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            • #7
              Tim, mine shows a fair amount of grinding marks. ScotchBrite'ing it rounds them over some, but doesn't make it smooth like a planed surface is (pretty sure that Unisaw top you are referring to is planed, not scraped). Functionally, there is little difference so long as the machining marks don't damage the surface of your stock.

              I would be cautious of having an unassembled top ground/planed. Remember that everything on the saw in use is hanging from that top. Removing all the "stuff" and flattening it might cause it to be unflat when the works are reattached. This is easier on a cabinet saw top, since none of the guts are attached to the top.

              Bill, there is nothing particularly magic about Johnson's, just a furniture wax. Around here, you find it in the floor care section of the supermarket. Minwax makes a furniture wax that works just the same.

              Automotive wax works fine also, IF (IF!) it has no silicone in it. Silicone is certain death for some furniture finishes, especially lacquer. The only way I know to discover if a particular wax has silicone in it is to call the manufacturer's information line and ask specifically.

              Merry Christmas to you too, and please, no Mister.

              Dave

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              • #8
                Hey guy's,
                I took a wag at waxing the top of my saw. I went to the store and looked at about 20 different products and dint care for any of them. So I went home and started looking through my car care cabinet. I found a can of Eagle-One Carnuba paste wax in a can. I read the contents, which contained no silicon’s, this was recommended on the postings above. I applied 5 applications to the top and WOW what a nice surface do I have now. The top is shiny and to smooth that I can slide a rag across and it will drop on the floor. I think most of the milling marks have filled and smoothed out. I need to follow the same steps on the extensions tonight. I have some cutting to do when I get this completed, so maybe I will report back if I notice a big difference from the raw state the top was previously in.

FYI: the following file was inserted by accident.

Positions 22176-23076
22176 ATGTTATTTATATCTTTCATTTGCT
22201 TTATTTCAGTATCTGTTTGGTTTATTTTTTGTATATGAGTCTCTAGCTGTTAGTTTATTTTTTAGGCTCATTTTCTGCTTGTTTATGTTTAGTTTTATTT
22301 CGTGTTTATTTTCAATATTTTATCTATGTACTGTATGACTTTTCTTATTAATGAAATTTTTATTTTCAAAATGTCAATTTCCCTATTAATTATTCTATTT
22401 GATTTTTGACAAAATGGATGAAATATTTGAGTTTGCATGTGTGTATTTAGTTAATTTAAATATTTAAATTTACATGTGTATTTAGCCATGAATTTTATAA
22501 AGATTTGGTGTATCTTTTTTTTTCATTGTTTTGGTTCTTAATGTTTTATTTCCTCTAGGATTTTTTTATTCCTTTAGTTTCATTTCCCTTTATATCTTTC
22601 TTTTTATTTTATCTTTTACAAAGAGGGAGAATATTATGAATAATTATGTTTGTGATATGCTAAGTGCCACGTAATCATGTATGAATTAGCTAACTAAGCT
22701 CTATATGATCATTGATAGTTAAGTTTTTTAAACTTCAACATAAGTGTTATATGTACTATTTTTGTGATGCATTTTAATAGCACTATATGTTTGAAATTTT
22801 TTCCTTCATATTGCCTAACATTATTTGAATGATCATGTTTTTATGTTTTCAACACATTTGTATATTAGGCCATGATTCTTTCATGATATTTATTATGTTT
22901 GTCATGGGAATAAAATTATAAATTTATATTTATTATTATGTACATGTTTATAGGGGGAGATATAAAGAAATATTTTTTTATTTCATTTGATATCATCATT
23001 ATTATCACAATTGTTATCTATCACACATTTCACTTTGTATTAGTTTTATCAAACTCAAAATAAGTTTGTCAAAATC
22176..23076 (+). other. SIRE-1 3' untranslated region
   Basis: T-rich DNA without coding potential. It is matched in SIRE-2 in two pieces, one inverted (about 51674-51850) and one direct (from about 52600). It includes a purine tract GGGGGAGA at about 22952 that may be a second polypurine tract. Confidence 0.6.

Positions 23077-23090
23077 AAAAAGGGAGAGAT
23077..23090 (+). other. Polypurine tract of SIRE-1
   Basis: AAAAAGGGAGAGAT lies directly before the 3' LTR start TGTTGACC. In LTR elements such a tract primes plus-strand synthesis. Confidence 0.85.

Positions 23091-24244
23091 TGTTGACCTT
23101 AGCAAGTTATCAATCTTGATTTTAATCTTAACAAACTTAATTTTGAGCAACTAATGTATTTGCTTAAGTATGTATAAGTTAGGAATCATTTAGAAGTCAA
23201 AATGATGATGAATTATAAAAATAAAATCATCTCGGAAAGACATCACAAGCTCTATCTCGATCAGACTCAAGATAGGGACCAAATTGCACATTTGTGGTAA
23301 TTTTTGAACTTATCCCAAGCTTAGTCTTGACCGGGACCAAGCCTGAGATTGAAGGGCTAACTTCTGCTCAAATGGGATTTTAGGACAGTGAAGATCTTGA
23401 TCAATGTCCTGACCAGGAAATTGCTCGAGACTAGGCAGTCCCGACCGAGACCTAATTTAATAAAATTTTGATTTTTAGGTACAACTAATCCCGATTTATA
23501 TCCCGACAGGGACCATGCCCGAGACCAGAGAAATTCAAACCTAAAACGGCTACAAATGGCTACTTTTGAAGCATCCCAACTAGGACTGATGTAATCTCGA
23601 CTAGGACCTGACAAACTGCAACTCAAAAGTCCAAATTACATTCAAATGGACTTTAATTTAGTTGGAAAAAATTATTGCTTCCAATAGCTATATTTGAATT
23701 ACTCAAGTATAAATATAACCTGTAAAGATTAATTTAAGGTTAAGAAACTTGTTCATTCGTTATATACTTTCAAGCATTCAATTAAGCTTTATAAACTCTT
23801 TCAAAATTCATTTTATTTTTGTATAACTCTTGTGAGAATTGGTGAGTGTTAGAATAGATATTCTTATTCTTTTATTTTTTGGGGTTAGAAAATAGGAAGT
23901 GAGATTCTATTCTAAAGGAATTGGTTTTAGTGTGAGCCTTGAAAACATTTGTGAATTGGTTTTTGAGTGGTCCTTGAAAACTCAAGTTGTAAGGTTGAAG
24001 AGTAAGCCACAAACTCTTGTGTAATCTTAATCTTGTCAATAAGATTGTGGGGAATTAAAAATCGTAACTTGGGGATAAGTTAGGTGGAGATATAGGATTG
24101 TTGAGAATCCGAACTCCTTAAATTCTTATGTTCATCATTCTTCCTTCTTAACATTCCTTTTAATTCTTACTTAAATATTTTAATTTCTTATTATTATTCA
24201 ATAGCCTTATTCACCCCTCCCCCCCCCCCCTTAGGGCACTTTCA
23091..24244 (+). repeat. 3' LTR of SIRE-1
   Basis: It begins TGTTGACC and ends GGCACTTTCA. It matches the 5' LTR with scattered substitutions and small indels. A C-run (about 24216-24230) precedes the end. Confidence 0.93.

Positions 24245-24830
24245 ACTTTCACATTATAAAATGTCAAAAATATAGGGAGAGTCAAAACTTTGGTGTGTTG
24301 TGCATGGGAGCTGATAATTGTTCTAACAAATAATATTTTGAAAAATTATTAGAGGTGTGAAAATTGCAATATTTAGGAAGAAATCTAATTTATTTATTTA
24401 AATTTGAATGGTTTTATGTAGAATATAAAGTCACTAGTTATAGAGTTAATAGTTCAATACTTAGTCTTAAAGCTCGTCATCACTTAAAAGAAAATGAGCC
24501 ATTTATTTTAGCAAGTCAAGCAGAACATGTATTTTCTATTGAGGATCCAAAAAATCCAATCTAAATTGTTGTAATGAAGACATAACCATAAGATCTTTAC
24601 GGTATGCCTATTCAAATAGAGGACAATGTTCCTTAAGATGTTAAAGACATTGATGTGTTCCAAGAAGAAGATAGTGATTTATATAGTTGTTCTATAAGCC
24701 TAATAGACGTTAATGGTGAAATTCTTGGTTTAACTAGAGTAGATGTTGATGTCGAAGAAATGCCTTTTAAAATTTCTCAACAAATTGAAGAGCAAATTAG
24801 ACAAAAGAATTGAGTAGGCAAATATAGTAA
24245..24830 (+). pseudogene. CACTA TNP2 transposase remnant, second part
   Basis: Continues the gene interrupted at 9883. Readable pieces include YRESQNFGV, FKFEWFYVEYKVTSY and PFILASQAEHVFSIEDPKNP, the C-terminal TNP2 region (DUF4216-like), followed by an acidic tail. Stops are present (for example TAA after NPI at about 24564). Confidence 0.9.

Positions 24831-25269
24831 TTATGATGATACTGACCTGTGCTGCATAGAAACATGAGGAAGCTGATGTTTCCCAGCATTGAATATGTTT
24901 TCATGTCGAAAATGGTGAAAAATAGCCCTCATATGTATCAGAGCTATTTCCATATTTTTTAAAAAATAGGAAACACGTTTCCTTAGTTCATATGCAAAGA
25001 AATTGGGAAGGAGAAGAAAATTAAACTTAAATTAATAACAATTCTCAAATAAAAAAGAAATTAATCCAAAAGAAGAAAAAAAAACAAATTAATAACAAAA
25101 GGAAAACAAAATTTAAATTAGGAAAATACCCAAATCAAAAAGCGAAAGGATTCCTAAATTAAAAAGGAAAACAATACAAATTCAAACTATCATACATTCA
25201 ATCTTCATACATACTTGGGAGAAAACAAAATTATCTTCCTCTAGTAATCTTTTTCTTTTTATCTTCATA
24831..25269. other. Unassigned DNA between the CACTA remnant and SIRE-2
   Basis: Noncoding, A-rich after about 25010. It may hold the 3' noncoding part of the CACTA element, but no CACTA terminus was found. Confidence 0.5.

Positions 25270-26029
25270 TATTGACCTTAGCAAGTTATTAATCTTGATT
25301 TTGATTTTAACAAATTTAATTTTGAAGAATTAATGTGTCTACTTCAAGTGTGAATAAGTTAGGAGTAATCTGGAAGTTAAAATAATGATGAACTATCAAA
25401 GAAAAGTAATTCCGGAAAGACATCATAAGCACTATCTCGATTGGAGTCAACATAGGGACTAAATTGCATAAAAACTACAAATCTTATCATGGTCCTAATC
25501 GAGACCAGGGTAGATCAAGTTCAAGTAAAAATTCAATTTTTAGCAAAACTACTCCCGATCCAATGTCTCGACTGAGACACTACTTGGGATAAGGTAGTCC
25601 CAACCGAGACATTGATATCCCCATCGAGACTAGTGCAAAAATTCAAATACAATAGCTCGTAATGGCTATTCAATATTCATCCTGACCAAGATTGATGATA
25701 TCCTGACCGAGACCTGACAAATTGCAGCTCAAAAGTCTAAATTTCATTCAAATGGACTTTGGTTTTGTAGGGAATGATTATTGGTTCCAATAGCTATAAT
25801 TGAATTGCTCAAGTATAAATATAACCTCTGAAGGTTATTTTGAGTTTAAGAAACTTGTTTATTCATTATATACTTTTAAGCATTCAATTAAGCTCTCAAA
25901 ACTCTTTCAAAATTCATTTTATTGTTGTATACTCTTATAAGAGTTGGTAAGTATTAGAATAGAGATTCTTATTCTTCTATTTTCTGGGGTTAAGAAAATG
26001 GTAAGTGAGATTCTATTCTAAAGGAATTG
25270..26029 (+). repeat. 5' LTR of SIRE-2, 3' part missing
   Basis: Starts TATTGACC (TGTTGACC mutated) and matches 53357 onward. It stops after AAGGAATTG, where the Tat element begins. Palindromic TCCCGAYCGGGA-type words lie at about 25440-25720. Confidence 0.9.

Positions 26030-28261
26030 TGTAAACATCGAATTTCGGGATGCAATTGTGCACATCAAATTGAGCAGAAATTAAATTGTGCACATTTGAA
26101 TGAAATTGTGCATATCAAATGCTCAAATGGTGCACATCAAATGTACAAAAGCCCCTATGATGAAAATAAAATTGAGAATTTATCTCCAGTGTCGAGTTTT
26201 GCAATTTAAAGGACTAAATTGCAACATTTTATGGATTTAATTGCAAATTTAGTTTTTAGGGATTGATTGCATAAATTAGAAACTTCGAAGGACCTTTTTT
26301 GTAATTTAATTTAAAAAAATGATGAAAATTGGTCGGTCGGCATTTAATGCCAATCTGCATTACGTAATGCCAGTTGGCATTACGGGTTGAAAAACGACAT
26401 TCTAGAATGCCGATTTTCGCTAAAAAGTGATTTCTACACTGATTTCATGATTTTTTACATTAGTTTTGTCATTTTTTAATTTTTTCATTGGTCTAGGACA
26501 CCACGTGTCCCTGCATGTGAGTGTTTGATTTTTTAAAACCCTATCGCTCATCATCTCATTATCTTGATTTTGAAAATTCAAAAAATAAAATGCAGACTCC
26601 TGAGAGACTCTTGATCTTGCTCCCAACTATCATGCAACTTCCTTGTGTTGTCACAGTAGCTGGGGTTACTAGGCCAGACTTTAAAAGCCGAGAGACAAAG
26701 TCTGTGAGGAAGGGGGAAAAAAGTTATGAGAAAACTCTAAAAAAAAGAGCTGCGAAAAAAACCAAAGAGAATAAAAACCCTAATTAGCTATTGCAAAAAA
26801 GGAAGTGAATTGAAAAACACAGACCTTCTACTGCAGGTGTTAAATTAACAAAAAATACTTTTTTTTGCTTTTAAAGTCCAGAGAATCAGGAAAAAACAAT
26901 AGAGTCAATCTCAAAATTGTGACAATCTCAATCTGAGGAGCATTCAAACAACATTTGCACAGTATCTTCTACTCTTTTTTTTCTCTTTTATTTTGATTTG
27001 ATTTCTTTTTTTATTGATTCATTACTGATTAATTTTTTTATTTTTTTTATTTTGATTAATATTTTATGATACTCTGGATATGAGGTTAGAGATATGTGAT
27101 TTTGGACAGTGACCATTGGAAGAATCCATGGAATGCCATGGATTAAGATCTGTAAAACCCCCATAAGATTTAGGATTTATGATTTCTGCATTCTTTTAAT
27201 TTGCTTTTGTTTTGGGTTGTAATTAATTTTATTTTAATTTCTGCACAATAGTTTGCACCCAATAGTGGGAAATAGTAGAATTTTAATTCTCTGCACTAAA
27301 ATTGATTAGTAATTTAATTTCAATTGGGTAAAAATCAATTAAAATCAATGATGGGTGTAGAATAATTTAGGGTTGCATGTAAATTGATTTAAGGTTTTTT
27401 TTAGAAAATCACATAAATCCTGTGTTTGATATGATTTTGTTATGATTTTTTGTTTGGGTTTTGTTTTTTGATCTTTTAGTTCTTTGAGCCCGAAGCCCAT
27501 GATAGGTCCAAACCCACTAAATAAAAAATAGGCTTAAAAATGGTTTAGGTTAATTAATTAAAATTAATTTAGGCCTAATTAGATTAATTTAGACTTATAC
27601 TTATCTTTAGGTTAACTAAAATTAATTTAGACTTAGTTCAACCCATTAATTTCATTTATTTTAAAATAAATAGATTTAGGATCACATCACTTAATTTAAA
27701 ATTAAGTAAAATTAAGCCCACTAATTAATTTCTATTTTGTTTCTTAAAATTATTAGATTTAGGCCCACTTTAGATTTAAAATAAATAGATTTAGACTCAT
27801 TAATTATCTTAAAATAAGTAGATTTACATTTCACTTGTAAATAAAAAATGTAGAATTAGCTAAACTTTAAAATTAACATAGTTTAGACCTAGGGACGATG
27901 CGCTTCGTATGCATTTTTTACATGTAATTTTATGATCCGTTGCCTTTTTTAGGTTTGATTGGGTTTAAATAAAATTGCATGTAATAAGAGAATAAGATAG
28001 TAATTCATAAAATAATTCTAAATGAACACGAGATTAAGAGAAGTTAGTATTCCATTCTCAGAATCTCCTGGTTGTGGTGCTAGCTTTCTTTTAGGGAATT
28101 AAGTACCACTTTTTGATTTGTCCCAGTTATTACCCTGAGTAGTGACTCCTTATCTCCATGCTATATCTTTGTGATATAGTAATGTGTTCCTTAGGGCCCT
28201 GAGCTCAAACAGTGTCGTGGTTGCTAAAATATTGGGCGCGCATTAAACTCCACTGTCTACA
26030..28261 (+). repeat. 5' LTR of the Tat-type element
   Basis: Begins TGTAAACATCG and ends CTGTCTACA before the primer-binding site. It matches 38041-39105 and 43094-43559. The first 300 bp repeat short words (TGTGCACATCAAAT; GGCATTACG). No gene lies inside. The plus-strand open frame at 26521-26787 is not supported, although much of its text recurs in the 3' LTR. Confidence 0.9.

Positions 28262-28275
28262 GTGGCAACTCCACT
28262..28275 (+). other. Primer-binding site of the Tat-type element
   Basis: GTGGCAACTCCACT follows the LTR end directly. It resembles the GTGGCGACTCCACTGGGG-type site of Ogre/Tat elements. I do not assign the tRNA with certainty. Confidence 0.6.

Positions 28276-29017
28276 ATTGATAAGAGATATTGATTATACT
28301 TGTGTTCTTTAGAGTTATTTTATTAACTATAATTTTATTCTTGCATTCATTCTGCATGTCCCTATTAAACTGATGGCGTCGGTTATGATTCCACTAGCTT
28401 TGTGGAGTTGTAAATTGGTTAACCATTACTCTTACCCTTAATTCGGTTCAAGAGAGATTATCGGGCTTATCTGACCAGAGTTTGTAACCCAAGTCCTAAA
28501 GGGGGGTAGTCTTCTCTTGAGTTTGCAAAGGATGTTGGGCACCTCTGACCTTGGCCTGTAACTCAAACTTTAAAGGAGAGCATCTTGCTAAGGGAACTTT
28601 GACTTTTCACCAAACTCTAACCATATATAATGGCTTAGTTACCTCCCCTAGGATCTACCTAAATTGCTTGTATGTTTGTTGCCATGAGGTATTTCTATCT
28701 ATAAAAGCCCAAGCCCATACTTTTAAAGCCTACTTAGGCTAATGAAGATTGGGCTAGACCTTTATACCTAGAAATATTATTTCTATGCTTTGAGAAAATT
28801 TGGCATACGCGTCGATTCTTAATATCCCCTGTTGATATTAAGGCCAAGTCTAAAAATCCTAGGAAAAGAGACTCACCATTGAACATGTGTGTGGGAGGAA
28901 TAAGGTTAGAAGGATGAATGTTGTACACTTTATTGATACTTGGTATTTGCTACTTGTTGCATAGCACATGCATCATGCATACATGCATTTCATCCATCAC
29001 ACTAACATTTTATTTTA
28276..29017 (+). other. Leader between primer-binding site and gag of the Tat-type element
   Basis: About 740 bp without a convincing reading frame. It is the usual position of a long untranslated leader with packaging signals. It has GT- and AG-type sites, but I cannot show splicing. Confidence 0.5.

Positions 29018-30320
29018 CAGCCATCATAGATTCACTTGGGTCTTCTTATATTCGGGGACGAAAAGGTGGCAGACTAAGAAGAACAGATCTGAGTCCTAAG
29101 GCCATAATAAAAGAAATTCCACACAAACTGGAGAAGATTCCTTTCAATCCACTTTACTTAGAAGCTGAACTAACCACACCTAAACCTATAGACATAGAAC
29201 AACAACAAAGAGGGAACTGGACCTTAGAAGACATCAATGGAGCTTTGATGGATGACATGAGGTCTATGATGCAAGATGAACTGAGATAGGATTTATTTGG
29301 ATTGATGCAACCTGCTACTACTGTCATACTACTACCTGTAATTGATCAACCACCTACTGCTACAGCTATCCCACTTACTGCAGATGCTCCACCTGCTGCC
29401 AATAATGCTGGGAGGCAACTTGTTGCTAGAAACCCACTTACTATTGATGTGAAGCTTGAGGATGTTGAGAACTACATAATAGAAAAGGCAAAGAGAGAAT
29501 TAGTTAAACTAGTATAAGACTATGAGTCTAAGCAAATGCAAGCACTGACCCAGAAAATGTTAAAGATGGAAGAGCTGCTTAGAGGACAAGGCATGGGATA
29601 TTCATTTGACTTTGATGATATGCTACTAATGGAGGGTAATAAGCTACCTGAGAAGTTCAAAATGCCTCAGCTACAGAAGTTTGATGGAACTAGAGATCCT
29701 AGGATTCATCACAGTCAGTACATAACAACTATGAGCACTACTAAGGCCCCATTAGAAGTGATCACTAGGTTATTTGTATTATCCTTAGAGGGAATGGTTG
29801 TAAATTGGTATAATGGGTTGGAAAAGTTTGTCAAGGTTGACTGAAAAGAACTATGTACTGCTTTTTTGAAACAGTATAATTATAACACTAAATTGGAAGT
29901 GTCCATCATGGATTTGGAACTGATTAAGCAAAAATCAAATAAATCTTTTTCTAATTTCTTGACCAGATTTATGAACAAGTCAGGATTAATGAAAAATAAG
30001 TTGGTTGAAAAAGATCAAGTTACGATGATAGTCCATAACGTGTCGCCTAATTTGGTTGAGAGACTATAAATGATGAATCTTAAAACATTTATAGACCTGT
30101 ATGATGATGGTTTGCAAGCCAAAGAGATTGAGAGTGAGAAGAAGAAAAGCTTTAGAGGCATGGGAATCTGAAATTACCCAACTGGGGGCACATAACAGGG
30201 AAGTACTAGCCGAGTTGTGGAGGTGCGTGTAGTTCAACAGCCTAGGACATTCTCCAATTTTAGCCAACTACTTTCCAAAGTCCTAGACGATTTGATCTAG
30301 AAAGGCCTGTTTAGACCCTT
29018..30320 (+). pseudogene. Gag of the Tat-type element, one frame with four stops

Billiam,
                I bet the Mothers wax would work great...

                [img]smile.gif[/img]
                Regards,<br /><br />Big Johnson<br /><br />Pictures: <a href=\"http://www.woodworkersweb.com/modules.php?set_albumName=albuv85&op=modload&name= gallery&file=index&include=view_album.php\" target=\"_blank\">http://www.woodworkersweb.com/modules.php?set_albumName=albuv85&op=modload&name= gallery&file=index&include=view_album.php</a>

                Comment


                • #9
                  I bought a TS2424 not to long ago and wanted to treat the top also. First I use steel wool and put a few good coats of car wax on it. I thought I had done a good job. Then while looking at the New Yankee Workspop site I picked up on that Norm sands his tp periodically and put a coat of wax on it. I sanded my top with 150 grit sand paper by hand. I tried my finishing sander and it started to leave too many scratches so I went back to hand sanding. The results were extreamly satisfying. My top is very smooth. After I use it some more next time I will sand with 220 grit.
                  Justin